Testing for Vomiting

By Ryan Llera, BSc, DVM; Krista Williams, BSc, DVM; Kristiina Ruotsalo, DVM, DVSc, Dip ACVP & Margo S. Tant BSc, DVM, DVSc

What causes vomiting in a pet?

Many different diseases and conditions cause vomiting. Sometimes the cause is obvious, such as the pet that starts to vomit after getting into the kitchen garbage. The diagnosis would be upset stomach or gastritis due to dietary indiscretion (eating inappropriate things). However, the cause of the vomiting is not so clear in many cases.

Here is a list of just some of the many causes of vomiting:

  • Disorders of the gastrointestinal tract (stomach and bowel), including inflammation, bacterial or viral infections, parasites, tumors, dietary indiscretion, pancreatitis, constipation, and blocked bowel due to eating inedible material such as corn cobs, bones, socks (dogs), or string (cats)
  • Endocrine (hormonal) diseases, such as severe uncontrolled diabetes mellitus, hyperthyroidism in cats (overactive thyroid gland), and hypoadrenocorticism (Addison's disease 
  • Systemic diseases that affect the whole body, such as kidney failure, liver disease, pancreatitis, and serious bacterial infections (septicemia).
  • Miscellaneous conditions, such as motion sickness, neurological disorders, heatstroke, pain, fever, and eating toxic or poisonous material.

How can the cause of vomiting be determined?

Determining a diagnosis starts with a complete history and physical examination. A pet’s history is the information you give your veterinarian about your pet’s illness. In a vomiting pet, this includes details such as how long the vomiting has been going on, whether your pet has eaten anything unusual (plants, garbage, table scraps), and whether your pet is feeling poorly or is bright and alert. This information can be beneficial; a vomiting cat with a history of playing with string may have an intestinal blockage from eating string, a large breed dog with a history of vomiting after eating may have a bloated or twisted stomach, and a normal active puppy may be vomiting because of intestinal parasites.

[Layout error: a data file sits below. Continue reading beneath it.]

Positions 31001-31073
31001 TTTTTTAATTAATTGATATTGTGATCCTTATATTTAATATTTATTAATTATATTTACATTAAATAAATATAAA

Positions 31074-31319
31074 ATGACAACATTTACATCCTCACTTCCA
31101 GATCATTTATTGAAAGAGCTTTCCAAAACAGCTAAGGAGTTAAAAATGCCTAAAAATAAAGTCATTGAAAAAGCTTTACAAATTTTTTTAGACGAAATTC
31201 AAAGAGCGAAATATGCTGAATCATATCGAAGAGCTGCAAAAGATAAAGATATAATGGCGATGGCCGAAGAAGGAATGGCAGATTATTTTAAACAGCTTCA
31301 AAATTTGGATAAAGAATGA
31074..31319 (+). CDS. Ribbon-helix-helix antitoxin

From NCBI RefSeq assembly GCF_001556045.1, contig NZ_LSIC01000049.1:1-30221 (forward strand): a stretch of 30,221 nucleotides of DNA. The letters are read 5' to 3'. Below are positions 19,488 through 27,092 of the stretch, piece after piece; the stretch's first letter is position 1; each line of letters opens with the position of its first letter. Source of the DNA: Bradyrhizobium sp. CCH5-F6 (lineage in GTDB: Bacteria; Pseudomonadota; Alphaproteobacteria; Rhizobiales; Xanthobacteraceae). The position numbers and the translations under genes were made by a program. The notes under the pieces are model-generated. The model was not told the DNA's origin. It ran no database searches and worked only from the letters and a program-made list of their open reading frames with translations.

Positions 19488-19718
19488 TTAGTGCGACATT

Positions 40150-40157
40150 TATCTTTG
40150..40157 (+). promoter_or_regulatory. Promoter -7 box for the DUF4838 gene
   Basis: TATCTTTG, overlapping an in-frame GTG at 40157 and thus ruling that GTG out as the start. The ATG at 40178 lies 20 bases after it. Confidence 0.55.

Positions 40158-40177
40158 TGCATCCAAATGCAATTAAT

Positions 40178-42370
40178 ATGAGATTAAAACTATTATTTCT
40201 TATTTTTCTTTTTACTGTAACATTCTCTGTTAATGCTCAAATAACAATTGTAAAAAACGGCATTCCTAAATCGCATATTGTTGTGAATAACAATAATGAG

"Determining a diagnosis starts with a complete history and physical examination."

A physical examination involves looking at all parts of the body, listening to the heart and lungs with a stethoscope, and palpating the abdomen (gently squeezing or prodding the abdomen with the fingertips to assess the internal organs). A complete physical examination may give clues about the cause of vomiting. For example, a tense painful abdomen could be a sign of pancreatitis, a large amount of hard stool in the lower abdomen could indicate constipation, a fever might indicate an underlying infection, and an abdominal mass could be a tumor.

Sometimes, a diagnosis can be made just with history and physical examination; however, in most cases, additional diagnostic tests will be needed. Your veterinarian may recommend basic screening tests that provide information about your pet's overall health and often provide further clues about the underlying problem.

What screening tests are recommended, and why?

The most common screening tests for a vomiting pet include a complete blood count (CBC), serum biochemistry profile, and urinalysis. Other screening tests might include a fecal flotation for intestinal parasites, especially in puppies and kittens, and a serum thyroxine (total T4) test in middle-aged and older cats. Screening tests will likely provide clues to the cause of the vomiting. In addition, they may uncover problems caused by vomiting, such as electrolyte disturbances and dehydration.

"The most common screening tests for a vomiting pet include a complete blood count (CBC), serum biochemistry profile, and urinalysis."

Complete blood count (CBC) is a simple blood test that provides information about the different cell types in blood. These include red blood cells, which carry oxygen to the tissues, white blood cells, which fight infection and respond to inflammation, and platelets, which help the blood clot. The CBC in a vomiting pet might show elevations or decreases in red and white blood cells, which may help target the problem or area of the body causing the vomiting.